I think it is opportune to start pointing out that, in a relational database —as per Dr. E.F. Codd— information is represented by means of one and only one structure, the relation, which is usually portrayed as a table.
The relational model deals exclusively with aspects of the logical level of abstraction, so a table (an abstraction) is part of the logical level of a database (it is susceptible of undergoing logical operations, e.g., projections, joins, restrictions, etc.), so it is completely independent from the physical storage utlized by the database management system (DBMS for brevity) of use.
That being so, since the relational model has to do solely with logical-level aspects, it offers physical data independence, which sets DBMS (e.g., SQL platforms like IBM DB2, Microsoft SQL Server, PostgreSQL, etc. —that although quite powerful, strictly speaking, are semi-relational, i.e., they do not comply fully with the stipulations of the relational framework—) free to (a) store at the physical level of abstraction in any way their developers/vendors deem convenient (b) the data represented via logical-level tables.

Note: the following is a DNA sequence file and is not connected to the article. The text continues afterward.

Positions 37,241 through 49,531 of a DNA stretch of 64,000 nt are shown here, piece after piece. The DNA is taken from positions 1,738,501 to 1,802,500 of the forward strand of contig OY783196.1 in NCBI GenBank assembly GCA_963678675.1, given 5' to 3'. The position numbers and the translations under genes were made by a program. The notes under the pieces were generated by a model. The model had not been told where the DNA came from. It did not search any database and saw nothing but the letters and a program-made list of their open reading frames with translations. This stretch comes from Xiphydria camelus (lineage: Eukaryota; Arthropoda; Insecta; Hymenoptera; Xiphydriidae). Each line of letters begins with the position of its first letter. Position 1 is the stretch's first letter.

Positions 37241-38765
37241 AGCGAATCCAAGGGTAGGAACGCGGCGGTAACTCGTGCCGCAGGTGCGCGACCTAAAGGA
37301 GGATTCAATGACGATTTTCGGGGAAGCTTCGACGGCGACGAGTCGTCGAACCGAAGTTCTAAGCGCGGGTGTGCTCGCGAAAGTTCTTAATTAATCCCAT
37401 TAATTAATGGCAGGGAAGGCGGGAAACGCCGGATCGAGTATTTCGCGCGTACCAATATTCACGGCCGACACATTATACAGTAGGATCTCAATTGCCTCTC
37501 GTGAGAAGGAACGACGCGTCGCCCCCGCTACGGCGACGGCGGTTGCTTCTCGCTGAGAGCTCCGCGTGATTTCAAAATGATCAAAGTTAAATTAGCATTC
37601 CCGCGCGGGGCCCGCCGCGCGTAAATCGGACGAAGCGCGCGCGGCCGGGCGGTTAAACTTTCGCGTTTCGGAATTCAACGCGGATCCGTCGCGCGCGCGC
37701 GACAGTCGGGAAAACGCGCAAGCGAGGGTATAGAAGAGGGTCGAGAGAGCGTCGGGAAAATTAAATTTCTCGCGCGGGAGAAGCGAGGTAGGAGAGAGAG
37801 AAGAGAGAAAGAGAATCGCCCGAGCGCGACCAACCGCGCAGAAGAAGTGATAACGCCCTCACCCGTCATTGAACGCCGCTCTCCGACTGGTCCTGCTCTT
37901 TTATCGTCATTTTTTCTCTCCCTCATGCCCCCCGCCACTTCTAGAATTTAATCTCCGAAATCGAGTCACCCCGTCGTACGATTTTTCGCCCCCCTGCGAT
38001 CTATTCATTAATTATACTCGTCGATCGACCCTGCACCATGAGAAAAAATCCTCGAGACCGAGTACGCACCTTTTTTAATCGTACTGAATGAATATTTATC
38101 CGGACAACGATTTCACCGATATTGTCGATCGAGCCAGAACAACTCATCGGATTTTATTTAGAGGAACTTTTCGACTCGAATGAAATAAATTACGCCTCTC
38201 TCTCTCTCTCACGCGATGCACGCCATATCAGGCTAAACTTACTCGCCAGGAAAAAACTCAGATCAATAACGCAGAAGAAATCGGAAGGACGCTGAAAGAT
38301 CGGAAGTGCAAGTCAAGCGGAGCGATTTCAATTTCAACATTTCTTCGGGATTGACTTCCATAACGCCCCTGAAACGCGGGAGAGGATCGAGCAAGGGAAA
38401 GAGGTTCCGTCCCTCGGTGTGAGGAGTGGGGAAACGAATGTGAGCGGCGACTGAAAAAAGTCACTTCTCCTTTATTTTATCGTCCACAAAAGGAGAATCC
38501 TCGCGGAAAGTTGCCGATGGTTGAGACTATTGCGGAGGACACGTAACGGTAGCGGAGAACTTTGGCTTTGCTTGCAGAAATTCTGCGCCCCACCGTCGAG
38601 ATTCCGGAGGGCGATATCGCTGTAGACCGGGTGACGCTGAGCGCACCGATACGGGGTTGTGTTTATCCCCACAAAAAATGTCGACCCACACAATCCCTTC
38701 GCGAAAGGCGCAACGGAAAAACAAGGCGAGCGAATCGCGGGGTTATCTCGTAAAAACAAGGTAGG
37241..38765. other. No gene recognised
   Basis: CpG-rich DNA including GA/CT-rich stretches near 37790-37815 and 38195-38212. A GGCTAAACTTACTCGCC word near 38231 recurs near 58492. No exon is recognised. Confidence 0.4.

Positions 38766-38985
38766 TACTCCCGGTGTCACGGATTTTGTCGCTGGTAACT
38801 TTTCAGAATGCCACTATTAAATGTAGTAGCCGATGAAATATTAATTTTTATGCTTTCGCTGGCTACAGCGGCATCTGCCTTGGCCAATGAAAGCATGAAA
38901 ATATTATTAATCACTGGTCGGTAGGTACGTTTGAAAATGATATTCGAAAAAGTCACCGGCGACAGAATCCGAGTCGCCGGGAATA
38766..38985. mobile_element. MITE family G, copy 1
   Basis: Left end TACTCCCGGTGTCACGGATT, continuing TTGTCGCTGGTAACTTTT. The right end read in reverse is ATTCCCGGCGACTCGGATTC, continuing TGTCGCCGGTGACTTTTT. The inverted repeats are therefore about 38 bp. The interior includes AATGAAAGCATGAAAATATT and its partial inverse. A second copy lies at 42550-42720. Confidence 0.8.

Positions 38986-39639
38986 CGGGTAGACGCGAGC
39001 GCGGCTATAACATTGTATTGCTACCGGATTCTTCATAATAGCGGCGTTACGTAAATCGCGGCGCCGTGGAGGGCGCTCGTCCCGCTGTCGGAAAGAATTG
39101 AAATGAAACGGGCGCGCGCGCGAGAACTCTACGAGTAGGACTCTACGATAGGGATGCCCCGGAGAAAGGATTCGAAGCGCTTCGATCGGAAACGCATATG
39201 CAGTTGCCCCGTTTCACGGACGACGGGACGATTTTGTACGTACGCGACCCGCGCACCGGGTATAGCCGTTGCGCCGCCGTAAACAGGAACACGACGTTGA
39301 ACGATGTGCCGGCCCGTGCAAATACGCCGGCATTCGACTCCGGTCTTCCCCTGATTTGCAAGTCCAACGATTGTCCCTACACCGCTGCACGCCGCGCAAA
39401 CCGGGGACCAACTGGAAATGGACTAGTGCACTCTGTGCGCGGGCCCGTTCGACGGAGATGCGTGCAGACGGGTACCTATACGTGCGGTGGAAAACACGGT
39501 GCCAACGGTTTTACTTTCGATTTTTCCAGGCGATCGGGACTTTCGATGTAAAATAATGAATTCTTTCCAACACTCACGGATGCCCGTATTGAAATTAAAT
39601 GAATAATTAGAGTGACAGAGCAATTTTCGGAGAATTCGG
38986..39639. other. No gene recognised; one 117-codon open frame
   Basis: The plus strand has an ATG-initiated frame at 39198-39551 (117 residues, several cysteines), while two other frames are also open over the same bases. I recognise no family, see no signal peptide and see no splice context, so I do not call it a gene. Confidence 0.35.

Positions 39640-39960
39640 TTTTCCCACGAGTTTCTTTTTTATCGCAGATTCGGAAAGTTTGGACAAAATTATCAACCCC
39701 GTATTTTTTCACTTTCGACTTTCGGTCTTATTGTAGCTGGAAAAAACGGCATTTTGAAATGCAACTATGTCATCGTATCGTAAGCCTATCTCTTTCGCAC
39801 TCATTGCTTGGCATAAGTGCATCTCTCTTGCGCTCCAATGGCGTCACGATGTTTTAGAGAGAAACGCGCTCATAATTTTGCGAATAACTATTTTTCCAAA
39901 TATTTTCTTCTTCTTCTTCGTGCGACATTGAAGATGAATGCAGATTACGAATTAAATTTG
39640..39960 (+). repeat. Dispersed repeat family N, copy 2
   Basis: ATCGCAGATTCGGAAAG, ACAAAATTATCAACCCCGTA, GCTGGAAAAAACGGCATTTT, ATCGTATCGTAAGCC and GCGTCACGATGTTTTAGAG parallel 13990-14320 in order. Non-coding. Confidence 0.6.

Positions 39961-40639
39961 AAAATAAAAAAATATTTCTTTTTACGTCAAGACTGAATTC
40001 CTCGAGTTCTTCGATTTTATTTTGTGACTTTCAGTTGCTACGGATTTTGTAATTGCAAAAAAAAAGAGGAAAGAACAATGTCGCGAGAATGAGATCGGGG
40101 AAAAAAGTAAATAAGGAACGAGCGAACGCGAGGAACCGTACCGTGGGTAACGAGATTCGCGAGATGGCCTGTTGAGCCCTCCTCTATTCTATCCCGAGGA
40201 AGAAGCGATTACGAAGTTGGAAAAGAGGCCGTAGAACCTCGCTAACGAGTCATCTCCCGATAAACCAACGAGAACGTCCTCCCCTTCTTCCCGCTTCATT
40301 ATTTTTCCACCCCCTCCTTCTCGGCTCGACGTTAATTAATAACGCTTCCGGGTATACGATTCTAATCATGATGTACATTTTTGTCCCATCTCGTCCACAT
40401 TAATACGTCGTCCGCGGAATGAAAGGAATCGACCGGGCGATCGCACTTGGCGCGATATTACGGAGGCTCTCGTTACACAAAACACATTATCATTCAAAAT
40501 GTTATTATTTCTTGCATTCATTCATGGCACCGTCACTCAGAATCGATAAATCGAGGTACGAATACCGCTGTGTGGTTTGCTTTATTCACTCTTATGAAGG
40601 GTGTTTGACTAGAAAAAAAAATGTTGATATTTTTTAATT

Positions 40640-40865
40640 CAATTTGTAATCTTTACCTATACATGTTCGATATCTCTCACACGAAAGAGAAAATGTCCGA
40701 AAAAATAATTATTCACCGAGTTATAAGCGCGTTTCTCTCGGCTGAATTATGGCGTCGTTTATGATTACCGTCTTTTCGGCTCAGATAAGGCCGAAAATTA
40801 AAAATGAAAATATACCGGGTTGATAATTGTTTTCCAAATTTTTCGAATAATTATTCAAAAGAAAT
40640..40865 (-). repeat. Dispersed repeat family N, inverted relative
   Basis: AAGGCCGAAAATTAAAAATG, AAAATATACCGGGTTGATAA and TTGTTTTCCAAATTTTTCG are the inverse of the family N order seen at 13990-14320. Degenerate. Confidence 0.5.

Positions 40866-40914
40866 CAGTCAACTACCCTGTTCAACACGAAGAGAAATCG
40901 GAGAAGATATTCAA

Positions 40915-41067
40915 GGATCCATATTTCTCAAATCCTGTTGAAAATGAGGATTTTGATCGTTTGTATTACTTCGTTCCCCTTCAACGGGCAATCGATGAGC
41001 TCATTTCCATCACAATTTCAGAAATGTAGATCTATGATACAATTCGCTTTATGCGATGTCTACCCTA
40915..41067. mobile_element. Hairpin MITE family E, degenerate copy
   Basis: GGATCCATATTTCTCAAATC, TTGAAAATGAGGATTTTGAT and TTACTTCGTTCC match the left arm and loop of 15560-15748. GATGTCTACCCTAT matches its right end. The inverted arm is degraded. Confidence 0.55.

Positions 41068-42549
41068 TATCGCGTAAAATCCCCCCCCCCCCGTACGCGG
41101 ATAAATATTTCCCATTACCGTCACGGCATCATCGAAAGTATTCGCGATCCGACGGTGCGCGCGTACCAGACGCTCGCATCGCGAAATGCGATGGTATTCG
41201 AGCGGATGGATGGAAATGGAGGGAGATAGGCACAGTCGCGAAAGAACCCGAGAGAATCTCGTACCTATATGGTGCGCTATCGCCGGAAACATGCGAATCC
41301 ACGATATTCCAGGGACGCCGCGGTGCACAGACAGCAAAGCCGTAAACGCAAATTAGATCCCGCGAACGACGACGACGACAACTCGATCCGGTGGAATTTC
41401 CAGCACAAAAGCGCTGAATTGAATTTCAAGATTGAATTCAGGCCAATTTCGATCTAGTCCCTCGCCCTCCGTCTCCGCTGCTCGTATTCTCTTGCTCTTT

It is important to note that the physical-level storage can in turn be divided in distinct sub-levels of abstraction.
Therefore, the physical arrangements depend on the particular DBMS under consideration, hence they can vary from platform to platform.
Examples of physical structures utilized by different SQL platforms are detailed
In case you are interested, you may find of help this answer to a question about some of the different levels of abstraction of a computerized information system.